Topic Progress:

Antimicrobial Stewardship

Antibiotics have been widely used since the 1940’s. Initially revolutionary in the war on infection, saving countless lives, the reliance on antibiotics has led to over prescribing and overuse that reaches far outside the health care. This has led to the emergence of microbial strains being resistant to one or more antibiotics, such as methicillin resistance staphylococcus aureus (MRSA). The continued resistance, in combination with no new classes of antibiotics for over thirty years, suggests there is an increased risk of a health crisis. The United Nations, WHO and other international agencies estimate that if left without action, antimicrobial drug-resistant diseases could cause 10 million deaths each year by 2050, costing approximately £66 trillion. (Wounds UK, 2020; IWII, 2022)

Within wound care, topical antimicrobials are on the rise, their use driven by antibiotic/antimicrobial resistance (AMR). They are typically utilised for infected or open wounds healing by secondary intention (Wounds UK, 2020). The prevalence of non-healing wounds is increasing, potentially escalating the problem, with studies suggesting excessive use of antibiotics in these individuals (Probst, 2022; IWII, 2022). In addition, the understanding that non-healing/chronic wounds have a high probability of containing biofilm amplifies the overuse.

Antimicrobial stewardship (AMS) can be defined as: ‘The supervised and organised use of antimicrobials in order to decrease the spread of infections that are caused by multidrug-resistant organisms and to improve clinical outcomes by encouraging appropriate and optimised use of antimicrobials.’ (IWII, 2022)

Clinicians have a significant role in AMS, with robust prevention and management of wound infection.

Clinical level antimicrobial stewardship initiatives:

  • Educate patients, their families and health care professionals regarding AMR and responsible use of antimicrobial agents.
  • Avoid use of antimicrobials as a prophylactic therapy, except for wounds identified at high risk of infection.
  • Use non-medicated options (e.g. non-medicated wound dressings) to manage infection when possible.
  • Only use antimicrobials when a wound has been clinically identified as infected.
  • Base antimicrobial selection on identification of the infecting organisms.
  • Select antimicrobial agents with narrow-spectrum activity where possible.
  • Reserve broad-spectrum agents for more resistant bacterial infections where possible.
  • Continue the use of antimicrobial therapy for an appropriate duration to prevent development of resistance.
  • Monitor therapeutic response to guide ongoing selection and use of antimicrobials.

An holistic assessment can identify if a wound has signs and symptoms/is clinically infected (Wounds UK, 2020). If there are no indications of infection, antimicrobials would be an inappropriate requirement. Following on as part of AMS, prophylactic antimicrobial use should only be considered for exceptional circumstances, such as immunocompromised patients, those with poor vascularity or following high-risk surgery. Other potential risk factors include wounds with large areas of necrotic tissue and high-risk anatomical sites, e.g. the sacral area. (Swanson et al., 2014; IWII, 2022) (Wounds UK, 2020)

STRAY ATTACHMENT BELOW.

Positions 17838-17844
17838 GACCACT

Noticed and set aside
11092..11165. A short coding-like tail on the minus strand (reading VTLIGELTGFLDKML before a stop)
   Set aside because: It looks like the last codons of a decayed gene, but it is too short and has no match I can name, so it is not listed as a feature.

Two-week challenge

The length of use of a topical antiseptic/antimicrobial should be individualised and centred on regular wound assessment. A two-week challenge is recommended and should allow enough time for the antimicrobial agent to exert some observable activity.

When using antimicrobials, it is recommended that the effects of the product on the wound should be monitored at every dressing change and then reviewed after two weeks:

  • If there are signs of progression and a reduction in the signs and symptoms of infection or critical colonisation, discontinue the antimicrobial dressing.
  • If the wound shows signs of progression and of infection, continue with the antimicrobial dressing for a further two weeks unless the wound deteriorates earlier.
  • If the wound deteriorates, fully reassess to exclude contributing causes (other than infection) that might indicate an alternative approach or the addition of systemic therapy.

(Nair et al., 2023)

It has been noted in the IWII 2022 guidelines that in the stepdown/step-up approach to biofilm-based wound care it may be up to 4 weeks to attain results. It also notes that alternating or rotating topical antiseptic treatments is popular. The premise for this being that suppression of a range of microorganisms is attained through the application of different antiseptics/antimicrobials in 2- or 4-week rotation. In conjunction with therapeutic cleansing and debridement, alternating the type of antiseptic/antimicrobials may assist in restoration of microbial balance; however, further research is required to support this clinical practice. (IWWII, 2022)

Guide on management of a wound’s infection risk applying the principles of antimicrobial stewardship

Adapted from (Wounds UK, 2020)